Beaulieu, in a lovely riverside setting, was once an important medieval abbey and is now famous for the National Motor Museum with a fine collection of vintage and veteran cars.

Bucklers Hard nearby, on the banks of the Beaulieu River, was originally planned as a sugar port in the 1720s but flourished as a naval shipbuilding centre, providing ships for Nelson’s victory at Trafalgar. The museum and cottage displays show the home life of the villagers. Exbury gardens is famous for its display of rhododendrons and azaleas.

Salisbury attracts thousands of visitors each year to see the great Cathedral with its magnificent Gothic architecture and the tallest early medieval spire in the world. It is the home of one of four original surviving copies of Magna Carta. The cathedral has inspired many writers, including William Golding (The Spire) and Ken Follett (Pillars of the Earth).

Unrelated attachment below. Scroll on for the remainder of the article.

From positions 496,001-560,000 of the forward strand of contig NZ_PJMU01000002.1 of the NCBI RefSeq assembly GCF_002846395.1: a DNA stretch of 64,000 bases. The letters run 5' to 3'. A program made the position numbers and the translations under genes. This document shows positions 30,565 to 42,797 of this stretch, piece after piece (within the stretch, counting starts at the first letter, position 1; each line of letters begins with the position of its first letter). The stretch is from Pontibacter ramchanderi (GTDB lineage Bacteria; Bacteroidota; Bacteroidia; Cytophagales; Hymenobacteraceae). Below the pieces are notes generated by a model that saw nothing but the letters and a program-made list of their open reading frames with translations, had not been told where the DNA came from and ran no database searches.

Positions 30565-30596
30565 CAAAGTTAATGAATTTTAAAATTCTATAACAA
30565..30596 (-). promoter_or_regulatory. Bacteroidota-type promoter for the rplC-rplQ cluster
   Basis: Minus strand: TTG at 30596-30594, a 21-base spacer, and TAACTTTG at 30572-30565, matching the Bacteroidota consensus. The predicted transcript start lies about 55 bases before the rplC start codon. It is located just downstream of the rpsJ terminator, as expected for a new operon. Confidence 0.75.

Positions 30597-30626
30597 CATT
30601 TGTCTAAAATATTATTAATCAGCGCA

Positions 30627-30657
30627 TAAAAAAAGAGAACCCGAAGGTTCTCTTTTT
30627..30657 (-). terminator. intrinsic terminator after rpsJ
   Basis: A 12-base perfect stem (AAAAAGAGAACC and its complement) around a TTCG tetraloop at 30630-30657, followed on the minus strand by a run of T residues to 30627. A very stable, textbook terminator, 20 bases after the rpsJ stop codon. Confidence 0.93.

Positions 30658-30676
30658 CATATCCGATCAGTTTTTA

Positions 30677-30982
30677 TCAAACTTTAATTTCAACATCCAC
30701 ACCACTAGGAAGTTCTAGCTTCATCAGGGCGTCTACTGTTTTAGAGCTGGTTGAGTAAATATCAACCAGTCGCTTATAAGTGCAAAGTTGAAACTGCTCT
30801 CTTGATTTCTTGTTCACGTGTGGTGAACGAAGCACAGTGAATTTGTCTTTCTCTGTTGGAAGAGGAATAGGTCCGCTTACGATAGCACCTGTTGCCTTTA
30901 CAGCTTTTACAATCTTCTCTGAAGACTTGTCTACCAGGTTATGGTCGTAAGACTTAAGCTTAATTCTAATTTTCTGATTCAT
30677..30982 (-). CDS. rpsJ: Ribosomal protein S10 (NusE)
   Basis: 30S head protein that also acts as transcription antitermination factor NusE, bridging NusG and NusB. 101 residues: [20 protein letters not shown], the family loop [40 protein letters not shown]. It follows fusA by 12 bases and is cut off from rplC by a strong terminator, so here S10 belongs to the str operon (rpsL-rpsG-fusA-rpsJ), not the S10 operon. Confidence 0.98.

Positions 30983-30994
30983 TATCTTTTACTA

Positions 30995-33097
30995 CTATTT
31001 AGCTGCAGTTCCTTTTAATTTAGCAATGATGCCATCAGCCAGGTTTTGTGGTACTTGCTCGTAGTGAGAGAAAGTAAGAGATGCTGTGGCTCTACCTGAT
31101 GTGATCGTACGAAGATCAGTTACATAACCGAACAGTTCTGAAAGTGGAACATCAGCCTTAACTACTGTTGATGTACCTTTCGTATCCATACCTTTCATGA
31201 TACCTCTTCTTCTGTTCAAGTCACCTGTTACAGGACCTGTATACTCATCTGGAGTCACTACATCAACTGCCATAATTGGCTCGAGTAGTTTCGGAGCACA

Salisbury was founded 800 years ago and a walking tour with a Blue Badge guide can take in many surviving medieval buildings including John Halle’s house (now a cinema foyer!) and St Thomas’ church with its striking Doom painting.

The fine buildings of the Cathedral Close have associations with musicians and artists such as the composer George Frederick Handel and painters John Constable and JMW Turner.

18th Century Mompesson House was the location for the film ‘Sense and Sensibility’ based on Jane Austen’s novel, and ‘The King’s House’ is now the home of Salisbury and South Wiltshire Museum with its extensive Stonehenge and Wessex Archaeology collection.

Salisbury

Salisbury Cathedral

College of Matrons

Town Mill

Stonehenge

Stonehenge